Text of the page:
British officials raised the prospect of erecting a physical border along the entire frontier between Northern Ireland and the Republic 30 year ago, declassified files show.
At a meeting between officials of both governments, the British said the idea of erecting a physical border along the lines of that separating East and West Germany was being considered.
The Irish officials responded strongly against the suggestion urging the British to drop it immediately.
The proposal, which would have seen posts erected across a 500 km distance, is contained in records made public by the National Archives today under the 30 year rule governing the release of State papers.
In a memo dated January 20th 1987, Belfast-based Irish official Noel Ryan records a meeting between a Department of Foreign Affairs delegation and a British team headed by Brian Blackwell of the law and order division of the Northern Ireland Office.
The main topic for discussion was cross-border incursions by the British army and the continuing IRA activity along the Border.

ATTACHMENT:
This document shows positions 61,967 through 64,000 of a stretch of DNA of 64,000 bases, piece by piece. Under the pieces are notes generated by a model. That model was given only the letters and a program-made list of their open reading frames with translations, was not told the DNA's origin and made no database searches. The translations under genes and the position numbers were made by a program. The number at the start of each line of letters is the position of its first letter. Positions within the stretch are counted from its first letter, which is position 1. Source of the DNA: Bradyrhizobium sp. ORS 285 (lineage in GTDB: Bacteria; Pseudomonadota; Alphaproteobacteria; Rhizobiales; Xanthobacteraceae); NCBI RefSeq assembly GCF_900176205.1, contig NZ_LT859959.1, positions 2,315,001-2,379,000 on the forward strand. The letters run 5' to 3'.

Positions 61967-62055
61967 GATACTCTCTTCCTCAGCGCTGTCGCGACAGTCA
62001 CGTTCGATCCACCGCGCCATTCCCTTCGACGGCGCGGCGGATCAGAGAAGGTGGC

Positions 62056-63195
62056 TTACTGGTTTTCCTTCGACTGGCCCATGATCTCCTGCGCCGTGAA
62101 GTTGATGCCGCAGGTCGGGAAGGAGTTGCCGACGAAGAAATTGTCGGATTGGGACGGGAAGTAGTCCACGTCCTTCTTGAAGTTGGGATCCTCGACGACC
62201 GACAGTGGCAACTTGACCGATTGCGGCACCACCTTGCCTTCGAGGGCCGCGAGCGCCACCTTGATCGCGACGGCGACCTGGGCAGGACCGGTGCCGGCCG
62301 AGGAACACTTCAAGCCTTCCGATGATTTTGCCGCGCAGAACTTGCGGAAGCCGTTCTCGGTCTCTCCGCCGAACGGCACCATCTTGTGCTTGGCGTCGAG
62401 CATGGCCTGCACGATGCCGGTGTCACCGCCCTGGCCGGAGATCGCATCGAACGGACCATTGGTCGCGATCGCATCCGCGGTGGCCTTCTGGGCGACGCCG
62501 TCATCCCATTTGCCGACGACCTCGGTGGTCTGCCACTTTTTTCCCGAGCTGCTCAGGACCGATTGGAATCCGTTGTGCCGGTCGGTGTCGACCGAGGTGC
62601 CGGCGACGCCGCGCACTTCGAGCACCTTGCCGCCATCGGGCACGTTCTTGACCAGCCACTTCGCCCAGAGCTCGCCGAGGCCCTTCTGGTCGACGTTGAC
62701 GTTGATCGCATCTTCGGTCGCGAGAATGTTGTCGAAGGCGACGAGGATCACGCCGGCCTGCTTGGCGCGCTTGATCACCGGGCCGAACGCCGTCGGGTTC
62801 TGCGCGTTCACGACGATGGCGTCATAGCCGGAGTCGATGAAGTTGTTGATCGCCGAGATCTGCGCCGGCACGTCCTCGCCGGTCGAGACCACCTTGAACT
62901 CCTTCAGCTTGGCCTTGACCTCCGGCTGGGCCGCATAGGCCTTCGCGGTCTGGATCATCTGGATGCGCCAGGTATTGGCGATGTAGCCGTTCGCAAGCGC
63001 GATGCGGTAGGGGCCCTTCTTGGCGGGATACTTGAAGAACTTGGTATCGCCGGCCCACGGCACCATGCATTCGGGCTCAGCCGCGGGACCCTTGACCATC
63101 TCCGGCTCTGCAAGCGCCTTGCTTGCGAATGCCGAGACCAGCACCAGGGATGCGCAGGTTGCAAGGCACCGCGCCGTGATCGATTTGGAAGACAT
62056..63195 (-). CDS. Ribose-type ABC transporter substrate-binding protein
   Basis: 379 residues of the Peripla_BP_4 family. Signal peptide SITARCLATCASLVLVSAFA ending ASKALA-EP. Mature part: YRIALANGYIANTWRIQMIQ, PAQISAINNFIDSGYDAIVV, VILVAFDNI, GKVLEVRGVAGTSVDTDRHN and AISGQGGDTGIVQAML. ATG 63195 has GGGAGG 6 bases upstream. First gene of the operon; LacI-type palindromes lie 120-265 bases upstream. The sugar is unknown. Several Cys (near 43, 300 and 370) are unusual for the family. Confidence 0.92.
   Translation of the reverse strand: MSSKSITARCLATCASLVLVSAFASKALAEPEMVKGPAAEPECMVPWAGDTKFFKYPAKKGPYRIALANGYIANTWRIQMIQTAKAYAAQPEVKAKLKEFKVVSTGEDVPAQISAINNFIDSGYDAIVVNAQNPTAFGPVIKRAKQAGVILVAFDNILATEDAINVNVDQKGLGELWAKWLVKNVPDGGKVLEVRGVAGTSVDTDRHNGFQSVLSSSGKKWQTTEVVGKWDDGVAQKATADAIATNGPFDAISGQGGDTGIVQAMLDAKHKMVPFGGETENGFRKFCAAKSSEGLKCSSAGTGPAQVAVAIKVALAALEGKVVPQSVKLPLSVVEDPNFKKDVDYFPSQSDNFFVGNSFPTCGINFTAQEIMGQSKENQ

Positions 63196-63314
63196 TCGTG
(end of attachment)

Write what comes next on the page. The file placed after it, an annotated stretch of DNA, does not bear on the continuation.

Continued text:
“Drawing on examples from recent years, we reminded the other side of the degree of seriousness with which incursions were regarded in the South and their capacity for generating political controversy,” the memo read.
The British responded by saying that incursions were always regrettable. They argued, however, that “their best efforts might not be sufficient to reduce significantly the occurrence of incursions, given the nature of the terrorist threat, the intensive security operation required to meet it, and the lack of clear physical delineation along the lengthy border”.
The British went on to say they were toying with two ideas which might impact on the number of incursions. The first was for more extensive communications between the British army and the Garda.
“The second idea under consideration on the British side was the possibility of physically delineating the Border along its full length. They cited, as an example, the frontier between East and West Germany which is delineated by posts set in the ground at regular intervals of five metres or so.
“We responded in very strong terms to this idea, arguing that it was unthinkable that it should ever be put forward seriously, and that if it emerged publicly, in any form, the impact on Anglo Irish relations would be disastrous. The British took these points on board.”
In the event, the British took the Irish advice and did not proceed with the new Border idea.